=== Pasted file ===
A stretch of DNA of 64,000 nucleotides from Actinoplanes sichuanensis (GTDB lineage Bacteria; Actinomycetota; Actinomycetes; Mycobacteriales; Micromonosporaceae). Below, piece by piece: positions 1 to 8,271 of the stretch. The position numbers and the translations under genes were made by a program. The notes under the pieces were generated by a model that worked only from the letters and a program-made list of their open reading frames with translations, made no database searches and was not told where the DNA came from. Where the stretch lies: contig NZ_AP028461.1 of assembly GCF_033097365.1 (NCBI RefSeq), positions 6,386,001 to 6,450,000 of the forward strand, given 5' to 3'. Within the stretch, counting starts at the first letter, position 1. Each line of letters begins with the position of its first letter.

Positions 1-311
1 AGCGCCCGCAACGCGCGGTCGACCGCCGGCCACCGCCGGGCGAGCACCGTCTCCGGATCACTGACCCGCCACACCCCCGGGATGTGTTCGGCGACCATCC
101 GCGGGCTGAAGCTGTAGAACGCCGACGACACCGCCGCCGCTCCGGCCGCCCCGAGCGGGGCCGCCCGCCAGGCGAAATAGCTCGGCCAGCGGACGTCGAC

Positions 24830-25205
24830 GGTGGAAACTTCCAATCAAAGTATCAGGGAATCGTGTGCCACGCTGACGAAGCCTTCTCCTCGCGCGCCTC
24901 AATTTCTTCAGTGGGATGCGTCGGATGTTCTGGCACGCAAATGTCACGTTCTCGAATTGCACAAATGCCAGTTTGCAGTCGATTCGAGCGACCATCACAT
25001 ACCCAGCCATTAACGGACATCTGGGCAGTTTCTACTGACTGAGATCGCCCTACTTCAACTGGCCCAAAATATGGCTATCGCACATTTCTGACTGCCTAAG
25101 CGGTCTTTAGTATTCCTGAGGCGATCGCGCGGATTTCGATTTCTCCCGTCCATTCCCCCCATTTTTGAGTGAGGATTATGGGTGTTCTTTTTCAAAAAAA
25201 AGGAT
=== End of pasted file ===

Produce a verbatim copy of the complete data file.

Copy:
A stretch of DNA of 64,000 nucleotides from Actinoplanes sichuanensis (GTDB lineage Bacteria; Actinomycetota; Actinomycetes; Mycobacteriales; Micromonosporaceae). Below, piece by piece: positions 1 to 8,271 of the stretch. The position numbers and the translations under genes were made by a program. The notes under the pieces were generated by a model that worked only from the letters and a program-made list of their open reading frames with translations, made no database searches and was not told where the DNA came from. Where the stretch lies: contig NZ_AP028461.1 of assembly GCF_033097365.1 (NCBI RefSeq), positions 6,386,001 to 6,450,000 of the forward strand, given 5' to 3'. Within the stretch, counting starts at the first letter, position 1. Each line of letters begins with the position of its first letter.

Positions 1-311
1 AGCGCCCGCAACGCGCGGTCGACCGCCGGCCACCGCCGGGCGAGCACCGTCTCCGGATCACTGACCCGCCACACCCCCGGGATGTGTTCGGCGACCATCC
101 GCGGGCTGAAGCTGTAGAACGCCGACGACACCGCCGCCGCTCCGGCCGCCCCGAGCGGGGCCGCCCGCCAGGCGAAATAGCTCGGCCAGCGGACGTCGAC

Positions 24830-25205
24830 GGTGGAAACTTCCAATCAAAGTATCAGGGAATCGTGTGCCACGCTGACGAAGCCTTCTCCTCGCGCGCCTC
24901 AATTTCTTCAGTGGGATGCGTCGGATGTTCTGGCACGCAAATGTCACGTTCTCGAATTGCACAAATGCCAGTTTGCAGTCGATTCGAGCGACCATCACAT
25001 ACCCAGCCATTAACGGACATCTGGGCAGTTTCTACTGACTGAGATCGCCCTACTTCAACTGGCCCAAAATATGGCTATCGCACATTTCTGACTGCCTAAG
25101 CGGTCTTTAGTATTCCTGAGGCGATCGCGCGGATTTCGATTTCTCCCGTCCATTCCCCCCATTTTTGAGTGAGGATTATGGGTGTTCTTTTTCAAAAAAA
25201 AGGAT